What is fog computing? Before we delve into the details of fog networking and LoRa technology, let’s note both concepts belong to the Internet of Things (IoT) and machine-to-machine (M2M) communication. If you need an insight into the nearest future of IoT, just consider the fact it underlies a so-called fourth industrial revolution (or industry 4.0) where AI becomes the main game-changer.
Some experts even dare to call it “the rise of the machines” referring to dystopian sci-fi, but we prefer a realistic view of IoT as a huge growth driver for business. Just a few numbers to speak for themselves: there will be more than 75 billion active IoT devices by 2025 globally, according to Statista (a dramatic increase in comparison to current 26 billion in 2019).
The promised boom of M2M tech requires a sustainable infrastructure and it’s the point where the fog computing paradigm along with LoRa technology is coming to use. For a better understanding of fog networking, let’s briefly turn to the basics of IoT model (if you already have a solid grasp of it, just skip to the next question).
What is a traditional IoT model?
As any other IT system, the IoT architecture virtually consists of two technological layers:
- The frontend (or the edge level) — includes a variety of edge (peripheral) devices for industrial, domestic or lifestyle application: thermometers, sensors, pet trackers, cameras, smart wearables, robot arms, you name it. These hardware units, stuffed with microchips, are “smart” enough to gather and communicate certain raw data via network gateways to the backend data centers rendering SaaS and PaaS to the customers.
- The backend (servers, home to a cloud-based AI) — a cloud layer of IoT with the allocated data storage and data processing capacities utilizing and interpreting the raw data from the edge. It is responsible for all the machine-aided intelligence, analytics and decision making, while the resulting commands are to be delivered back to the edge in order to manipulate hardware in a response to a specific situation.
Why may IoT facilities shift from Cloud to Fog computing?
What’s wrong with Cloud? As of today, 26 billion of existing edge devices are producing exabytes of technical information and these numbers are expected to grow exponentially over the next decade. Sending a giant volume of data to distant cloud servers is an expensive and inefficient process — it comes with many problems, like unavoidable bandwidth shortages, high storage costs, signal latency, sustainability issues, data safety risks, etc.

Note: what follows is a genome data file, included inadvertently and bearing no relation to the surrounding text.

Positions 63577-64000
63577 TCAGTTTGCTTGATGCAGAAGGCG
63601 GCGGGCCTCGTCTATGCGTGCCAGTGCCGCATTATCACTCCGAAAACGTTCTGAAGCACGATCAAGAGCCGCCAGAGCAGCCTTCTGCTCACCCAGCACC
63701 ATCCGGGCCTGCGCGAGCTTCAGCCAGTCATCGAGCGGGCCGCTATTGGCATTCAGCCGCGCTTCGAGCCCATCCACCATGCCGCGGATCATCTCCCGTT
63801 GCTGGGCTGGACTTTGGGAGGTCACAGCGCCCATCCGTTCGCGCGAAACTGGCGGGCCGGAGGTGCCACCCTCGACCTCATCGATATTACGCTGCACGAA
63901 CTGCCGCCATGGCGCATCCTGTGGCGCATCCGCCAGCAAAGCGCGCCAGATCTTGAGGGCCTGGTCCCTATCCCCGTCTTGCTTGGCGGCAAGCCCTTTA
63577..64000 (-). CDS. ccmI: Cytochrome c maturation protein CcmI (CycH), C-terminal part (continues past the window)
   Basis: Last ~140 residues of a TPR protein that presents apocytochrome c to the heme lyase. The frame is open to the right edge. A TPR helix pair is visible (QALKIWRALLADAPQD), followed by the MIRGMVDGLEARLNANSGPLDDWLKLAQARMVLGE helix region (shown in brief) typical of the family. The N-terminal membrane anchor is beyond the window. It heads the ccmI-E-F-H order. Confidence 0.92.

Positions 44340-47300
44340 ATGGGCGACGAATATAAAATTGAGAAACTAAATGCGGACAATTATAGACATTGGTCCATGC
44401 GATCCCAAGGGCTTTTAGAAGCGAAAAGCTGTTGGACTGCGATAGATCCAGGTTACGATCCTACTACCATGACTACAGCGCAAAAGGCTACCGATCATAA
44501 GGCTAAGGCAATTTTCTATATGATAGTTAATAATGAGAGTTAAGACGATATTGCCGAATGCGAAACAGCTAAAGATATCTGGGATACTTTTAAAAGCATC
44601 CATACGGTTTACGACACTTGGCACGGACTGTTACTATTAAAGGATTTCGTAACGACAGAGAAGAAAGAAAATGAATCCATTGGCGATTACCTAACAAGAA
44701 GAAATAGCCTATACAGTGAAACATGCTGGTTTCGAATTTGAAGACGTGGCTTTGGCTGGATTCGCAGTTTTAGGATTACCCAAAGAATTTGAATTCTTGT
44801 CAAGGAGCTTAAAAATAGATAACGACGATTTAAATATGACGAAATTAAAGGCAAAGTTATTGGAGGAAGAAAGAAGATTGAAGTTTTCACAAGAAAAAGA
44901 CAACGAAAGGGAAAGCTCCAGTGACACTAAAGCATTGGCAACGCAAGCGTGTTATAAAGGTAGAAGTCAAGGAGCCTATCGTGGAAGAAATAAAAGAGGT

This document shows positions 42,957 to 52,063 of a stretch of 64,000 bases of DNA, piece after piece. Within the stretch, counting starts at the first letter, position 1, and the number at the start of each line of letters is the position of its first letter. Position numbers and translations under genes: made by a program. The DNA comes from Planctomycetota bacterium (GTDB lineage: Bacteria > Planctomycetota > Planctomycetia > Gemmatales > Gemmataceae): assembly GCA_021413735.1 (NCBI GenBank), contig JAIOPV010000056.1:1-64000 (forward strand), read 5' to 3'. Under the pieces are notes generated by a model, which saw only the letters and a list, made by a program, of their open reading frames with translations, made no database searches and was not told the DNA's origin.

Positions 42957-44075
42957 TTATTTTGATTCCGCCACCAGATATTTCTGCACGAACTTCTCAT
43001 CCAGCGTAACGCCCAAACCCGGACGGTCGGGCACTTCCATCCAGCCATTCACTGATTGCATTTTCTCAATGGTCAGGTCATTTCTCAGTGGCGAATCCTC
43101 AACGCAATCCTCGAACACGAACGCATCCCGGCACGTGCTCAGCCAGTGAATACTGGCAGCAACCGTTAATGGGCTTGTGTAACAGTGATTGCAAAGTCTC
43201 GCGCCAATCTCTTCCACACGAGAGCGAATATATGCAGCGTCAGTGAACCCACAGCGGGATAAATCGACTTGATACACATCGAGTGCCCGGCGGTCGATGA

When fog is required? Fog-based networks are more sustainable, so they are demanded by IoT systems tolerating no latency, e.g. fire response, emergency prevention, active healthcare supervision or dangerous industrial process monitoring.
What is Fog computing and how does it work?
Fog networking (aka fog computing or just fogging) is a “decentralized” alternative to a cloud-oriented model because it tends to bring more computing to the frontend layer, and thus to minimize the outgoing transactions using the Internet and remote cloud servers.
Fogging delegates data aggregation and some decision-making tasks to “smart things” themselves and virtual machine instances emulated on fog routers. As the fog computing capacities are located closer to the edge, they provide reduced latency and a better quality of service.
What is the principle of Fog computing?
It can be briefly formulated as such: each node of the system, which can be physically or logically defined as an independent unit, should strive to process the heavyweight raw data it collects, so to elevate lightweight formalized abstractions (data products) to the system’s upper tier.